Old Brass Not Nostalgia

DSC_0013DSC_0017Some tools mean more to me than others. I do like real brass, folded backs on tenon saws and dovetail saws over steel and none-folded brass backs, composite handles and backs and so on. They pinch the steel plate, you see, and allow 95% resolution to the out-of-straightness issues in a bent and buckled plate. Other plates in milled and punched backs cannot be straightened, but then again, of course, they may never buckle. Buckling is usually caused by pinched-back saws. DSC_0004So, my conclusion is that I like folded backs because they have weight, solidity and substance. Unlike planes, saws with backs benefit from weight and stiffness. These two saws are highly refined and rested designs perfected individually by master tool designers and makers 250 years earlier. They evolved if you will in and through the only pinnacle period of fine woodworking when the very finest tools were made. DSC_0016That doesn’t mean these saws were the best saws ever made. They weren’t. Better saws were made a hundred years before these came into being. But they are nice saws. – working class!

DSC_0096This is a chisel I bought and almost discarded. It cost me 30 pence and the handle was split. It’s boxwood, the most premium of all chisel woods bar none, I think. The ferrule is brass and the chisel forged steel. These ingredients make perfect chisels. I have been testing chisels from four countries and three continents. Those at the highest end have had flaws I cannot work with. They defy remedial work because either the designs are flawed or the materials are flawed. DSC_0098Buying this low-cost chisel proved a good buy, but why is that so. Well, it didn’t look good at first. The back, the large flat face, had pitting in it, which can be difficult to get through. Over the years the ferrule loosened. I waited and when the wood was thoroughly dried down in my shop, removed the ferrule, which slipped from the wood nicely. I used West systems epoxy inside the ferrule to bridge the gap twixt brass and wood. Rock-solidity resulted. The thinness of the steel makes the chisel a remarkable work piece to work with. I never used a 1 1/4, bevel-edged chisel so finely made. Never would I have realized that I would reach for this chisel when I bought it but I wouldn’t trade it for any other. Not one of them could come close, I don’t think.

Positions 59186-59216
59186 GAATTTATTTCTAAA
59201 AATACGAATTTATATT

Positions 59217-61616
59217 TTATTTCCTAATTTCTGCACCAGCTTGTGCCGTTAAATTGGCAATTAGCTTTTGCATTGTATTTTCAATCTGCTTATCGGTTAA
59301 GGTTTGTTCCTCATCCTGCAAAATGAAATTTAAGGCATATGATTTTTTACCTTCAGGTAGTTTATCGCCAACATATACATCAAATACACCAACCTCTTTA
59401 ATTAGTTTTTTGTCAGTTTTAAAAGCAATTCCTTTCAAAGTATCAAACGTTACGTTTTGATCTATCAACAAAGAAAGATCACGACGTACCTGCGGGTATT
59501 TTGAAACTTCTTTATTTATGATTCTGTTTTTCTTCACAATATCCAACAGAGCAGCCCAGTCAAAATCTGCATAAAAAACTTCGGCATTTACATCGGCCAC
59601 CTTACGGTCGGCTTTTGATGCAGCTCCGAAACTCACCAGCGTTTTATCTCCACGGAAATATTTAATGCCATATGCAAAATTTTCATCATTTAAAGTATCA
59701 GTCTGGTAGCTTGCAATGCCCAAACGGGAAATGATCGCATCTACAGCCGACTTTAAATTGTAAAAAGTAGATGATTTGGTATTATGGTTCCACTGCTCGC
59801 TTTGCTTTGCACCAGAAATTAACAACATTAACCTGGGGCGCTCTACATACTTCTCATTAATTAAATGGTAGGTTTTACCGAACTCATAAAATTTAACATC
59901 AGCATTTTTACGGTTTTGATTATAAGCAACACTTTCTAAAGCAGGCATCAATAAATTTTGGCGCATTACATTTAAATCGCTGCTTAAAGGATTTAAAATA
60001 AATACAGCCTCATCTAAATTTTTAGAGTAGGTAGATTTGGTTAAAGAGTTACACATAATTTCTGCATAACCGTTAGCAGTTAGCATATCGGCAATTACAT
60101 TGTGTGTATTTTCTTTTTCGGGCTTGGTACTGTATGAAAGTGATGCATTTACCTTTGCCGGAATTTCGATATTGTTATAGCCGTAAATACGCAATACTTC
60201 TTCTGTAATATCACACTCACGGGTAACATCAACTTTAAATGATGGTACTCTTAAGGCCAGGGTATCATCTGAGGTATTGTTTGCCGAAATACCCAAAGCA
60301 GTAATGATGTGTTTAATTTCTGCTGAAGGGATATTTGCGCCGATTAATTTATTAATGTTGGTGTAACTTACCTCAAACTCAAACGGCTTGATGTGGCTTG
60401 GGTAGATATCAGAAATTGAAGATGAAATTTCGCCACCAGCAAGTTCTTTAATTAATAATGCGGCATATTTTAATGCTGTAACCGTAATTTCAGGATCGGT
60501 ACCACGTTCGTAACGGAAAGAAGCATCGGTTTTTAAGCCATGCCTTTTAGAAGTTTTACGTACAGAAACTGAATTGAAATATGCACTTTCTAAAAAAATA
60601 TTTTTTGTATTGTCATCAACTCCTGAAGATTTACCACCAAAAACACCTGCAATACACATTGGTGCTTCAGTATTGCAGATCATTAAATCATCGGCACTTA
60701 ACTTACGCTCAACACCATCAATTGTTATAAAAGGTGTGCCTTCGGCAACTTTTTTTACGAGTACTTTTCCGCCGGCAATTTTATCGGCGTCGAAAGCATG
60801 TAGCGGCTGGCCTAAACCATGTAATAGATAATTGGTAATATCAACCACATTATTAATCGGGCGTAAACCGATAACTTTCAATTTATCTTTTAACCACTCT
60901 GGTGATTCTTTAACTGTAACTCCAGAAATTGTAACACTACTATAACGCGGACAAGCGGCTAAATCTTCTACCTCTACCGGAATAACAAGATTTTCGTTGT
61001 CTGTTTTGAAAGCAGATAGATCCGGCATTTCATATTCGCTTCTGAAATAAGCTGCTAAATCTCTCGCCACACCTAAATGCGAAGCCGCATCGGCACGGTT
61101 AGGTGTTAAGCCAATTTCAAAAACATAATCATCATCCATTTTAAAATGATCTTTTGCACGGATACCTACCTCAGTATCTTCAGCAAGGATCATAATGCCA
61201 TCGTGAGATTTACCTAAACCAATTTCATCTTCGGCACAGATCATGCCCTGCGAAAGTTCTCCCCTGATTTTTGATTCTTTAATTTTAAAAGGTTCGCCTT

3 Comments

  1. Joe Bouza on 24 February 2014 at 2:42 am

    It’s always interesting to track the history of old chisels and their manufacturers. I have many with the very standard recognizable names like Buck Bros., Witherby, W. Butcher etc. and many Paul that you may be more familiar with than myself. (USA and English) Morrison & Sons Sheffield, ……D. M. Company, ….Riverside Tool Co., …..Greenlee, ……Fare Brand, …..Hearnshaw Brothers, Sheffield, …..W. Schmitt & Co., …S.W. Card Mfg. Co., …W. Oaks and many others with just logos such as a harlequin or a fish and of course many unidentifiable logo shapes stamped on them. One blade just says ‘Sweden’ and it’s beautifully made .

    All are cast steel that have that wonderful unique ping sound when tapped. These wonderful old blades can be found almost any weekend at a boot fair UK, or tag sale US, for next to nothing. Most all need handles replaced and can be brought back into useful existence with a little sweat equity. You may have already covered restoring these in your blogs and videos but more encouragement to the younger wood workers to acquire some of these gems and learning to appreciate them would be noble.

    • CarlosJC on 25 February 2014 at 2:24 am

      Agreed. The old tools, chisels, saws, are living history. Not only youngsters benefit by learning to restore them, but adults too…by becoming familiar with their design, materials, and use, during the restoration. I hope prices for damaged tools remain stable.

  2. Henk ten Hoeve on 25 February 2014 at 9:08 pm

    New brass can be good too.
    I have a Kinzo gentssaw wich I liked very much. Nice Japan steel, and only 0.4mm thick. Could not find them any more though and being a bit tired filing ripcut and filing back to crosscut again and again I went to my local blacksmith and asked if he was willing to fold apiece of brass sheet 1.5mm thick double. After conficing him I would take care of the irregularety he was willing to do the job. He left a gap of 2mm between the to ends. I was able to pinch in the end in a metalworkers vise. Then i bought a replacement blade for a Kataba saw (Japanese crosscut saw) with ugly hardened teeth. I took them off in my saw vise with some pinchers. The back was a little convex so i tested the hardness off the blade with a file, it worked! Now in the process of filing theet 16ppi with a needle file, following the progressive pitch pattern( Thank You Paul) And then a nice maple handle, I used to be a woodworker….Cant wait to testing the results…

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